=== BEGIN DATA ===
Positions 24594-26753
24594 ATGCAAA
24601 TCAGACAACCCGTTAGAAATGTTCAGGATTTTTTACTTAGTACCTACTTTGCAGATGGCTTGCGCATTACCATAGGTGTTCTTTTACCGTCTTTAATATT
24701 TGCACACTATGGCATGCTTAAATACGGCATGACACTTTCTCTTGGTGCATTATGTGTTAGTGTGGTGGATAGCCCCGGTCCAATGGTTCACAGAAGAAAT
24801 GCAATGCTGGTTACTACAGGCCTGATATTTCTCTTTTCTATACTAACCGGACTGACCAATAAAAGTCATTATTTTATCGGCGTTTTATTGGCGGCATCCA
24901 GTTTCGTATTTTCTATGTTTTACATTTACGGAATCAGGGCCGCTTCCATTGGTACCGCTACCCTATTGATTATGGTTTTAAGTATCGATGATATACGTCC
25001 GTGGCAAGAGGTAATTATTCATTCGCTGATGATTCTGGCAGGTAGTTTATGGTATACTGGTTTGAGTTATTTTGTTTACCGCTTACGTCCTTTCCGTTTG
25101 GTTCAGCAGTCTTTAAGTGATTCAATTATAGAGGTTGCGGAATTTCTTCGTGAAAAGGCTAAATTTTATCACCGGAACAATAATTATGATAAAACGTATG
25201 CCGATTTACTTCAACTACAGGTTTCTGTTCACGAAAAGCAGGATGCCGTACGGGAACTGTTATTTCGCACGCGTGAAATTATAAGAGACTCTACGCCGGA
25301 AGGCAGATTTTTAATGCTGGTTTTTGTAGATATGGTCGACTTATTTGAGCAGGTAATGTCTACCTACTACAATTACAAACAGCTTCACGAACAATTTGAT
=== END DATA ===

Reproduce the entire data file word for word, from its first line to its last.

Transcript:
Positions 24594-26753
24594 ATGCAAA
24601 TCAGACAACCCGTTAGAAATGTTCAGGATTTTTTACTTAGTACCTACTTTGCAGATGGCTTGCGCATTACCATAGGTGTTCTTTTACCGTCTTTAATATT
24701 TGCACACTATGGCATGCTTAAATACGGCATGACACTTTCTCTTGGTGCATTATGTGTTAGTGTGGTGGATAGCCCCGGTCCAATGGTTCACAGAAGAAAT
24801 GCAATGCTGGTTACTACAGGCCTGATATTTCTCTTTTCTATACTAACCGGACTGACCAATAAAAGTCATTATTTTATCGGCGTTTTATTGGCGGCATCCA
24901 GTTTCGTATTTTCTATGTTTTACATTTACGGAATCAGGGCCGCTTCCATTGGTACCGCTACCCTATTGATTATGGTTTTAAGTATCGATGATATACGTCC
25001 GTGGCAAGAGGTAATTATTCATTCGCTGATGATTCTGGCAGGTAGTTTATGGTATACTGGTTTGAGTTATTTTGTTTACCGCTTACGTCCTTTCCGTTTG
25101 GTTCAGCAGTCTTTAAGTGATTCAATTATAGAGGTTGCGGAATTTCTTCGTGAAAAGGCTAAATTTTATCACCGGAACAATAATTATGATAAAACGTATG
25201 CCGATTTACTTCAACTACAGGTTTCTGTTCACGAAAAGCAGGATGCCGTACGGGAACTGTTATTTCGCACGCGTGAAATTATAAGAGACTCTACGCCGGA
25301 AGGCAGATTTTTAATGCTGGTTTTTGTAGATATGGTCGACTTATTTGAGCAGGTAATGTCTACCTACTACAATTACAAACAGCTTCACGAACAATTTGAT